Developers on the Clock

By CIOinsight  |  Posted 04-06-2006 Print Email
Like most CIOs these days, Paul-Camille Bentz, of AGF (a French subsidiary of Munich-based insurance giant Allianz AG), has been looking for ways to cut costs from his IT budget. So far, he's reduced infrastructure, extended the life of the PCs used by AG

Like most CIOs these days, Paul-Camille Bentz, of AGF (a French subsidiary of Munich-based insurance giant Allianz AG), has been looking for ways to cut costs from his IT budget. So far, he's reduced infrastructure, extended the life of the PCs used by AGF's 32,000 employees, and renegotiated his telecom contracts. Now he's targeting a group of IT employees that have traditionally been very tricky to measure and manage: his small army of 1,000 application developers.

"They have to become blue collars," says Bentz. "They have to do what they are told, they have to validate their production.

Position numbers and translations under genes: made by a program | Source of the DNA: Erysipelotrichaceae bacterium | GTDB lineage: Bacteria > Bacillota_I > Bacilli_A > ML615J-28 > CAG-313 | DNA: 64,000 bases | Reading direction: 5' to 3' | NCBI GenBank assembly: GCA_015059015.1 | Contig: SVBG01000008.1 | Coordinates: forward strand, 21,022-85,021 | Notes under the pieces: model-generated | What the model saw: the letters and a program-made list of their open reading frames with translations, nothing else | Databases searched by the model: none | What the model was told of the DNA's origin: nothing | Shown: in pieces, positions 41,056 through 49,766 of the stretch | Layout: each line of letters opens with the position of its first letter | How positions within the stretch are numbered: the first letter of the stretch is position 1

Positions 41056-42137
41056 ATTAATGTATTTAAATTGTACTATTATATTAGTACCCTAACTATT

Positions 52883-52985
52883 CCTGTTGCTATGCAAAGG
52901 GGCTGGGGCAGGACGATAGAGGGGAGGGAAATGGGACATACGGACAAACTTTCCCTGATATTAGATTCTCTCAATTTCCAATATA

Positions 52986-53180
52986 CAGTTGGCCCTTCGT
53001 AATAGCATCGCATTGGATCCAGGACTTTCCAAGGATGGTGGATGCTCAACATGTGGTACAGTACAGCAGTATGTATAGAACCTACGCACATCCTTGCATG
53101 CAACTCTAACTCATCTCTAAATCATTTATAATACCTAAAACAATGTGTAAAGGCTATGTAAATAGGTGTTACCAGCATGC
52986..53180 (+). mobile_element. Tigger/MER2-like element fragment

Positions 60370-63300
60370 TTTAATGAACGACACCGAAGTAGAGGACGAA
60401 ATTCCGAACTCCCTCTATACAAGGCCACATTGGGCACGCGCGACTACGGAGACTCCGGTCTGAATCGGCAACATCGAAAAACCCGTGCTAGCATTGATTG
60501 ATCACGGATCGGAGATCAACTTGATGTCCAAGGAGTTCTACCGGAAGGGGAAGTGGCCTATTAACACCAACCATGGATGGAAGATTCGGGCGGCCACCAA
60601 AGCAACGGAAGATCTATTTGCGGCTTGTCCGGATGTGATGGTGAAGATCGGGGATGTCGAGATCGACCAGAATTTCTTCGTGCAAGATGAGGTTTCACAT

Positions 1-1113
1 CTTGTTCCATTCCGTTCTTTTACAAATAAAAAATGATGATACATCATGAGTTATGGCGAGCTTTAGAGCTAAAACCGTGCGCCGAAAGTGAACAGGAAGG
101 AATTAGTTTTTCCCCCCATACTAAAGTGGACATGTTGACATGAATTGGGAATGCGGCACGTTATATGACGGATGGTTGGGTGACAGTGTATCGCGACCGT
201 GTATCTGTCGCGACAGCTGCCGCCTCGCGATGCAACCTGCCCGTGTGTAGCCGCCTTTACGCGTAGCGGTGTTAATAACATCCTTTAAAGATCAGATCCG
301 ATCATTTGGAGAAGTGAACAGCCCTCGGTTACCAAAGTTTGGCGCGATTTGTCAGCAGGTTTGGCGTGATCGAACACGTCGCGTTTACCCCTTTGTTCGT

We're not going to have them punching in and out, but they are here to do a job. This is the industrialization of the application-development world."

Bentz's tough talk is being backed up by new application-development-governance software from CAST, a French firm that is partially owned by AGF. The software measures and monitors output from developers—both quantity and quality of code, whether in-house or outsourced—and provides a dashboard that allows managers to oversee the process. Bentz has applied the software to a small group of Java developers within his group, and he claims a 10 percent reduction in costs.

It's all part of Allianz's goal of reducing its annual IT expenses from $3 billion today, to $2.5 billion by 2008. And Bentz is forthcoming about the consequences of micromanaging a historically coddled segment of the IT workforce.

"Do I expect to lose some developers? Yes, we may lose people," Bentz says.



 

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